And now, George Carlin is dead, which is sad and all, but it also means there is going to be a huge, periodic burst of interest in the media and in the “public consciousness” in Carlin’s life and work. Dying is, after all, from a marketing standpoint, one of the greatest publicity moves an artist can pull off (see John Lennon, Kurt Cobain, Franz Kafka, Vincent Van Gogh, and Jesus). He croaked, and now there is going to be a whole slew of “Best of” Albums, HBO Specials, book sales, biographies, and on and on. I find this all very exiting, and I’m sure Carlin would find it exciting as well, if he happened to be in a position to care (and not, you know, dead).
I am not a George Carlin expert, I know very little about the details of his personal life or the intricacies of his off-stage personality. My perception of Carlin is fashioned, almost completely, on his stand-up material, his on-stage persona - a bitter, angry, nihilistic, misanthropic, vulgar old man; but above that, a staunch realist, a fearless social commentator, and a mad professor of linguistics.
Below the toilet humor, there is a rich philosophy. It is the philosophy of the “one man against the world,” the modern counterpart to the nameless beetle-man of Dostoyevski’s “Notes From the Underground.” In it, you will find no shred of optimism, no trace of hope. It is a point of view that many of us do not agree with, but it is a point of view that cannot be written off. It is a way of thinking that must be considered, it must be faced in all its vulgar detail, it must be experienced subjectively, as one uncomfortable step in the path of developing a greater understanding of the world and our place in it.
The Philosophy of George Carlin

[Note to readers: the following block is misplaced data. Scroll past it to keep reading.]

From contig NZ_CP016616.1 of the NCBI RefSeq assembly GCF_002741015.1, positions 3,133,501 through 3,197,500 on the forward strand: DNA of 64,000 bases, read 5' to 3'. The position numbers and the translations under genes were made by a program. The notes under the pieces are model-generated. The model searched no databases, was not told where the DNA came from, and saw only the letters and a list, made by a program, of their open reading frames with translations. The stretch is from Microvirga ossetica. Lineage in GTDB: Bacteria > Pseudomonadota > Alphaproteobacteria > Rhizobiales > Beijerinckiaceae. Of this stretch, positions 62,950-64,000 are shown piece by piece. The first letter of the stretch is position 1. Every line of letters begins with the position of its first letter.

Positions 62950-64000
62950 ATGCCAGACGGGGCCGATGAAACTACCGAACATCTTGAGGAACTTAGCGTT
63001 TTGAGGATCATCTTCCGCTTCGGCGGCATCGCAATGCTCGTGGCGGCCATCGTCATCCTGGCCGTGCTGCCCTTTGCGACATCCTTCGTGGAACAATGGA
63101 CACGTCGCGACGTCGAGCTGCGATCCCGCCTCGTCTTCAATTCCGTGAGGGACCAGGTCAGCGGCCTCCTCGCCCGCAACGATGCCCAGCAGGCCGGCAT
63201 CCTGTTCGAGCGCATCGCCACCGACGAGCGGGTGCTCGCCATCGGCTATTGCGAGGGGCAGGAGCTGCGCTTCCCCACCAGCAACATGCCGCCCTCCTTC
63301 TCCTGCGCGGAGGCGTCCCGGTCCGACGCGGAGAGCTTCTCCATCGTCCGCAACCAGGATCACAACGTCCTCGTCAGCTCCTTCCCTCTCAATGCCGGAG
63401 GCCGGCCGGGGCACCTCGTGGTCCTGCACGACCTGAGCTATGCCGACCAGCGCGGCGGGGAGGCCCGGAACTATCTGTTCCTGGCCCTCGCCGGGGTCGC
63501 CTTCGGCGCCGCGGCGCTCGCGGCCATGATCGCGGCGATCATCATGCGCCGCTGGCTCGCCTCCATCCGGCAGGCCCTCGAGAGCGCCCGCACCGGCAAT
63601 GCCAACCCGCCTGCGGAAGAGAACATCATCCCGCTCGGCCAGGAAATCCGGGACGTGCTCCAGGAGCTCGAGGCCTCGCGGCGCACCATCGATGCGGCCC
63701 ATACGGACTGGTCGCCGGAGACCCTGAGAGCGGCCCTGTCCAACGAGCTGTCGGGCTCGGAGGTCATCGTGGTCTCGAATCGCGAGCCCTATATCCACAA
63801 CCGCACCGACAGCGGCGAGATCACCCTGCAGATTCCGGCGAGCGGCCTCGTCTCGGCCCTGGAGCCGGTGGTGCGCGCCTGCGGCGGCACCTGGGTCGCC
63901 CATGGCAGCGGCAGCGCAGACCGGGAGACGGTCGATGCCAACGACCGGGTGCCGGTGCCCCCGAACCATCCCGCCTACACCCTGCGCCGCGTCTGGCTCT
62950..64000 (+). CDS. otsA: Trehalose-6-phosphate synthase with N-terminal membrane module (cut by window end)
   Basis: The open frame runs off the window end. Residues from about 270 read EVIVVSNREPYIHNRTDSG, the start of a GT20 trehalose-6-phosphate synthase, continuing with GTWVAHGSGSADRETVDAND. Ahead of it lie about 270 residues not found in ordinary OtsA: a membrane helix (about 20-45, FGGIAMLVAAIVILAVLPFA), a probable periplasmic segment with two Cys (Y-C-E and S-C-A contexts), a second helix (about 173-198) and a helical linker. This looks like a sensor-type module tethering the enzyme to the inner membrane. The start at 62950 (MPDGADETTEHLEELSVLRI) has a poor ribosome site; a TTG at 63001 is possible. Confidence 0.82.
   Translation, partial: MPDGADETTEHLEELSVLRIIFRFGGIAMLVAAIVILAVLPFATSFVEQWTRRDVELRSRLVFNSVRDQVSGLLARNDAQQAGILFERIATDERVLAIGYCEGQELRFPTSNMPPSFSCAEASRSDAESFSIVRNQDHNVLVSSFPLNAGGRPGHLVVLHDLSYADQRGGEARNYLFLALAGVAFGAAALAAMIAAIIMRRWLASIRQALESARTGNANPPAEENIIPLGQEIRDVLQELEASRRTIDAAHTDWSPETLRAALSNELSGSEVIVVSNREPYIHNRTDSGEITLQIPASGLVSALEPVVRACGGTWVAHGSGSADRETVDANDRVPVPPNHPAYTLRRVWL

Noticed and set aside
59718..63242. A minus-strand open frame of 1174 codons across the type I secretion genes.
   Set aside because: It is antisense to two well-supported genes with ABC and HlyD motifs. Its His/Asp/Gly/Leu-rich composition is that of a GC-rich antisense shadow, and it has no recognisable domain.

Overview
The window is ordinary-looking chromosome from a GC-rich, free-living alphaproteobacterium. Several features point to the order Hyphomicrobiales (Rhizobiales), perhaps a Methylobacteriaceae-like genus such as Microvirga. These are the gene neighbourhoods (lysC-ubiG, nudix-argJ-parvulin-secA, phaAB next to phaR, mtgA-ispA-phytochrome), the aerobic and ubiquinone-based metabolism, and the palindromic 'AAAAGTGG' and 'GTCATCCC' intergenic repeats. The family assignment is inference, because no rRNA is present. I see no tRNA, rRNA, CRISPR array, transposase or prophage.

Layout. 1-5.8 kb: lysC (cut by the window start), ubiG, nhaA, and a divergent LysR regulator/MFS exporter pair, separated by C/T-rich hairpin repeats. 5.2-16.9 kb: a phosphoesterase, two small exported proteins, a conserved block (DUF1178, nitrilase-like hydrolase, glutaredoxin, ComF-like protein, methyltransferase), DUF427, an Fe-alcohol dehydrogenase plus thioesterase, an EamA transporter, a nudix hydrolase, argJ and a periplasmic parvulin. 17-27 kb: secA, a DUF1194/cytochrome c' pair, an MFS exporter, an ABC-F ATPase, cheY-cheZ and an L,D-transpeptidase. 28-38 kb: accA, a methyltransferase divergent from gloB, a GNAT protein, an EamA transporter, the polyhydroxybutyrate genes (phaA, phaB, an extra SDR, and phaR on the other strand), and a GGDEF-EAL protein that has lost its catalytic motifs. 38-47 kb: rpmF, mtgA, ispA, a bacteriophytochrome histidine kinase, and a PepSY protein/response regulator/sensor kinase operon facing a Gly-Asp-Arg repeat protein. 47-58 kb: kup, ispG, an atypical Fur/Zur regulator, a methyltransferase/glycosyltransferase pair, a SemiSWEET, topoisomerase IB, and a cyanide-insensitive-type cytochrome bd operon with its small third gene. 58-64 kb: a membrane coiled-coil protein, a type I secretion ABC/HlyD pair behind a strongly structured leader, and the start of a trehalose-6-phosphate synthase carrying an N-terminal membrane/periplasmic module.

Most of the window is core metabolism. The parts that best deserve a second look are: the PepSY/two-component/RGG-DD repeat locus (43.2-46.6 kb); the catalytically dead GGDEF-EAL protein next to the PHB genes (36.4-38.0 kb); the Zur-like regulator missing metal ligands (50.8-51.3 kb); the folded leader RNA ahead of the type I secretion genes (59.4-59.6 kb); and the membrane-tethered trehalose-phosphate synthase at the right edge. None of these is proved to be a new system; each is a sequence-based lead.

The Human Condition:
Human existence is, essentially, a cosmic joke. Humanity, as a whole, is not something to be admired, it is something to be mocked. Human beings are the most ridiculous animals in existence. Despite our capacity for knowledge, we live our lives in willful ignorance. Despite our capability to reason, in the short time we have existed, we have done more damage to ourselves and our environment than any other known species. Humanity has passed its unimpressive apex of achievement, and is now well into the decline that will inevitably lead to its extinction.
The main function of government is to control a population. Governments are not interested in preserving freedoms or protecting or enhancing the general welfare of their citizens. The United States Government, as a whole, is a corporate-controlled, criminally minded institution that seeks only to promote the welfare of the ruling class. Voting, and the democratic process in general, is a waste of time as it is all based on the fallacious premise that elected officials are public representatives rather than corporate employees.
Religion is a tool for control and exploitation. There is no factual basis for any widely held religious belief. Organized religions promote violence, ignorance and intolerance, while simultaneously acquiring enormous material wealth. Religious beliefs have little positive influence in human behavior, especially due to the fact that it is quite natural for Religious Organizations and their followers to promote beliefs and behaviors that are inconsistent, irrational, and at times, paradoxical.
Language is a dynamic, evolving, culturally created phenomenon. As such, it can serve as an excellent gauge of the overall state of a cultural mentality. In American culture, there is a trend toward increasingly euphemistic language that seems to create a false sense of reality by dissociating the signifier(word) from the signified (the thing the word describes). Example: The phrase “developmentally challenged” is often used in place of “retarded.” What was once called “The Department of War” is now called “The Department of Defense.” (My examples, not Carlin’s)
Environmentalism is, as a whole, a pointless and arrogant human fixation. It is in our nature to destroy other forms of life in the process of destroying ourselves. Eventually, the earth and its environment, which form an organism of sorts with natural selection acting as a built-in cleaning mechanism, will correct the mild skin infection of humanity.
Nothing is ever going to change, f—k hope.